A poker set consists of four cards, a deck of 52 cards is used.
My reasoning is:
First, we choose the rank which will appear twice in our hand. We can do it in $13$ ways. Now, we choose two out of four cards of the chosen rank to put in our deck, we can do it in $4\choose2$ ways.
What we are left with is to arrange the remaining cards so that they do not repeat: $48$ possibilities for the third card, $44$ possible cards for the fourth one and $40$ for the last one. Since the order does not matter, we divide by $3!$, so my answer is $$\frac{13 \cdot {4\choose2}\cdot48\cdot44\cdot40}{3!}$$
However, I'd like to know if I got this correct answer by sheer coincidence or my model is actually correct.

  • $\begingroup$ ILoveChess Yes I saw that, and have erased my comment. Your method works, in my opinion. +1 on question. $\endgroup$ – coffeemath Mar 25 '17 at 0:52
  • 2
    $\begingroup$ Your model is correct and can be explained by the fact that each arrangement is counted exactly six times in the number $13\cdot \binom{4}{2}\cdot 48\cdot 44\cdot 40$. The more complicated statement of the multiplication principle of counting allows for each outcome to be counted more than once (instead of exactly once) so long as each outcome is counted the same number of times at which point you divide by the number of times each was counted to get the correct total number of outcomes. $\endgroup$ – JMoravitz Mar 25 '17 at 0:55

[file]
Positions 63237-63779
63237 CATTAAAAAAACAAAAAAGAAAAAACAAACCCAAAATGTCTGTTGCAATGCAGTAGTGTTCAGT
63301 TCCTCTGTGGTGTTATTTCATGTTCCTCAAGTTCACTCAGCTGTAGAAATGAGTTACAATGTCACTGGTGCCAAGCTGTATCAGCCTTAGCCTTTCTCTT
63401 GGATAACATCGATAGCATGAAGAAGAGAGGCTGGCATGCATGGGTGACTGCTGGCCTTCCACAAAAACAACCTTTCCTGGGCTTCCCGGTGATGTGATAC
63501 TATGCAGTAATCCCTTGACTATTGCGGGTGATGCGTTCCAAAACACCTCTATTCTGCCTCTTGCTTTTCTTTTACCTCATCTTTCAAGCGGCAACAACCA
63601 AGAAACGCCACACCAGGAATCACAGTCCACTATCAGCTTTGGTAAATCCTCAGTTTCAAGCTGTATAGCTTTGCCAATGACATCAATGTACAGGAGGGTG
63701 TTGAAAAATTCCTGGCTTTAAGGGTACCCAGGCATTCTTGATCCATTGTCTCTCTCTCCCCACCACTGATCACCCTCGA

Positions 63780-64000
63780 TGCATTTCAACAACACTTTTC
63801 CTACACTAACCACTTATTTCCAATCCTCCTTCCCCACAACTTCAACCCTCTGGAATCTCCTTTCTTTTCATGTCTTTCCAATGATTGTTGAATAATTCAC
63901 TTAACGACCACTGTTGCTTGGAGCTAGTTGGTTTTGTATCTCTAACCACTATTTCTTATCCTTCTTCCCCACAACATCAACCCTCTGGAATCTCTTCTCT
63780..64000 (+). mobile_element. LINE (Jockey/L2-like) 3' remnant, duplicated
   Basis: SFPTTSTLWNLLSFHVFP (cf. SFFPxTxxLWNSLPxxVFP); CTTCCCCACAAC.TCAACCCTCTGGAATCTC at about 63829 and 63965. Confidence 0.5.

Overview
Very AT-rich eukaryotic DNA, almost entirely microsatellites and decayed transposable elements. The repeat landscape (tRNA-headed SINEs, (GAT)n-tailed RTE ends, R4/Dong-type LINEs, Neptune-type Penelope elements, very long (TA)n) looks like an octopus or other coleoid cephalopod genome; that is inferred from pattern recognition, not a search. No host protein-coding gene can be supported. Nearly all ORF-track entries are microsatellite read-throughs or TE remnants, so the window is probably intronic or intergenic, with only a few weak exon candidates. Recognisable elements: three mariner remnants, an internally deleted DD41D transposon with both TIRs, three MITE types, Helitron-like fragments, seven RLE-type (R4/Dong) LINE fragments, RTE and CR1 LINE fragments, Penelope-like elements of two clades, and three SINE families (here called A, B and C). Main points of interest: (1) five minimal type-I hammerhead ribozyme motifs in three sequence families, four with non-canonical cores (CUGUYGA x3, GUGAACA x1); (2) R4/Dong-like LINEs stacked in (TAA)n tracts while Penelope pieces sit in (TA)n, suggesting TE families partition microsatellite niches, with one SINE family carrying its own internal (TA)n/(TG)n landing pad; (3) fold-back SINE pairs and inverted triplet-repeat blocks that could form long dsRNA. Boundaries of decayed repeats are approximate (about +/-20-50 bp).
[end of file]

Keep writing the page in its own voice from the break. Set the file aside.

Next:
• $\begingroup$ Wikipedia gives the same number, calculated as ${13\choose1}{4\choose2}{12\choose3}{4\choose1}^3$. $\endgroup$ – Χpẘ Mar 25 '17 at 1:32
  • $\begingroup$ This is also confirmed in math.stackexchange.com/questions/567420/… and its answer. $\endgroup$ – David K Mar 25 '17 at 4:03

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